‘Bled Dry’ by Abdelilah Hamdouchi

‘Bled Dry’ by Abdelilah Hamdouchi

‘Bled Dry’ by Abdelilah Hamdouchi

Bled Dry’ by Abdelilah Hamdouchi, translated by Benjamin Smith (American University in Cairo Press/Hoopoe, 242 pages, £11)

“Bled Dry” is the first of a series of thrillers from Moroccan author Abdelilah Hamdouchi commissioned by Hoopoe, part of the American University in Cairo Press. The series focuses on Detective Hanash, a hard-boiled senior police officer in the seedy underbelly of Casablanca. Translated smoothly from the Arabic to English, “Bled Dry” is a taut, expertly crafted and snappily paced thriller.

‘Bled Dry’ by Abdelilah Hamdouchi

Hamdouchi started writing crime novels in the 1990s and has been described as “the founder of Arab noir.” “Bled Dry” includes all the features you might expect: Narrow downtown alleys, dingy bars, dimly lit signs, brothels, prostitutes, unscrupulous pimps, drug dealers, Islamic extremists, and cockroach-infested hotels with sagging mattresses and filthy curtains. Bribes, extortion and blackmail are everywhere and nobody’s hands are clean. It all sounds rather clichéd, but Hamdouchi does not overdo it.

Detective Hanash is in his 50s, a peculiar character who is hard to like. He is intelligent, intense and totally devoted to his work. But he is also vain, paranoid, and confrontational. “Those who met Detective Hanash for the first time immediately got a sense of his strange personality, and those who met him on multiple occasions tended to find him quite unpleasant,” we read.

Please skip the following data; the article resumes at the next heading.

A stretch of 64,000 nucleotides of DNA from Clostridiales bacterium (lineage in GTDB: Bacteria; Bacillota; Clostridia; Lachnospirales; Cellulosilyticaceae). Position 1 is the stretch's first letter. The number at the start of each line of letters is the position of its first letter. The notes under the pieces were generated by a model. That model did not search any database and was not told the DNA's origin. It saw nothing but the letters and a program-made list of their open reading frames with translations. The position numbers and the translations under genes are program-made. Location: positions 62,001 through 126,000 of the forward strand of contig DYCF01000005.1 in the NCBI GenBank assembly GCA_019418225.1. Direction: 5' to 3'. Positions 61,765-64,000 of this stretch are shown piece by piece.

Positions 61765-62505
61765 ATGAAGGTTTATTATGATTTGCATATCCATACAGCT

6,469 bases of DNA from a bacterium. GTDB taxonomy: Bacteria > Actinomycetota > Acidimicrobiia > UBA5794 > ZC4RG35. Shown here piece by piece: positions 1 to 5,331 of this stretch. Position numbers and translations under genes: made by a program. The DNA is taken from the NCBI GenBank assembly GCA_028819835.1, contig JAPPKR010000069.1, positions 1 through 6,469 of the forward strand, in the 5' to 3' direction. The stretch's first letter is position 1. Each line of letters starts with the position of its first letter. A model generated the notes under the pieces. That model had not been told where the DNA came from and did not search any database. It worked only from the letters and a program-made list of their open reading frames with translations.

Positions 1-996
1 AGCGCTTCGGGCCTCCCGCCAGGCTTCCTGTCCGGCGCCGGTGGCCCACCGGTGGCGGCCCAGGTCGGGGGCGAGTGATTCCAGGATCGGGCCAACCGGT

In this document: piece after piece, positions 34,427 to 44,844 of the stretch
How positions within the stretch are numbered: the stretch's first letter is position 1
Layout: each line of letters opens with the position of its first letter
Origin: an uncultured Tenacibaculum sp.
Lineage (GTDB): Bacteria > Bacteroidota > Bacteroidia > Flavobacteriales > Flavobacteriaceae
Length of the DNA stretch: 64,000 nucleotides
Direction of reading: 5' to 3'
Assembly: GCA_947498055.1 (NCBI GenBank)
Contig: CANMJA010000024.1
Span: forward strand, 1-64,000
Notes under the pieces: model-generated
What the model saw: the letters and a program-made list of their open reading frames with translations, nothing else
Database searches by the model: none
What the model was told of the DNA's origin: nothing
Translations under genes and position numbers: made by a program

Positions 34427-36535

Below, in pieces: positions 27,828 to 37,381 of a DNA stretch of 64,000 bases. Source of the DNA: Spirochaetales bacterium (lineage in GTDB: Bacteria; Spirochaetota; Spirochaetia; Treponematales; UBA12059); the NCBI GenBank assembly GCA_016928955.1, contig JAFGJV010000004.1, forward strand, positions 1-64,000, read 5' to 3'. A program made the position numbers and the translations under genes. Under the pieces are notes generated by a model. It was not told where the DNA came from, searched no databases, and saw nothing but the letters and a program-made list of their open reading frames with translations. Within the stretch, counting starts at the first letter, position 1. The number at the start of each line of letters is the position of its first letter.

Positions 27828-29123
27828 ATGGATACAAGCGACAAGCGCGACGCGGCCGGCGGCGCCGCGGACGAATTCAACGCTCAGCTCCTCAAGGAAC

Hanash’s reputation is built on his involvement as the head of the “Grand Campaign,” a major anti-narcotics operation in Tangier that led to the jailing of top drug barons and crooks linked to the government’s security apparatus. But he himself also has skeletons in the closet and is certainly not above taking bribes in Casablanca.

In “Bled Dry,” Hanash is called in to work on the gruesome double murder of a prostitute called Nezha and her lover. Almost the entire first half of the novel is narrated from the perspective of Nezha, describing the sad circumstances that have dragged her into selling herself to keep her family together. While building up tension, these sympathetic passages neatly undercut the overwhelmingly macho social and professional environment depicted. Hanash’s investigation into the killing of Nezha is complicated by his personal connection to the victim, which adds yet more tension to the narrative and means that Hanash wants to get the case sorted as soon as possible. Appropriately, “Bled Dry” is a real page-turner, propelled along by a directness and crystal clear style. Hamdouchi also writes thrillers for Moroccan TV and clearly has a natural feel for pacing.

The book is full of vivid scenes, dropping the reader into a claustrophobic, unforgiving urban pressure cooker of unemployment and overpopulation. Jobless slum youngsters oscillate between the extremes of drugs and strict religious observance: “Criminal activity had increased over the past years due to rising unemployment, violence, terrorism, and access to the Internet, which helped in the globalization of criminality.”

The novel’s sensational, broad brush strokes might imply that it is a frothy, gripping, guilty pleasure. But there are enough meaty social details to give it extra heft. The popularity of crime novels has reportedly been booming among Arab readers in recent years , and with novels like “Bled Dry” it is easy to understand why.

 * Follow the Turkey Book Talk podcast via iTunes here, Stitcher here, Podbean here, or Facebook here, or Twitter here.

William Armstrong, Opinion, book review,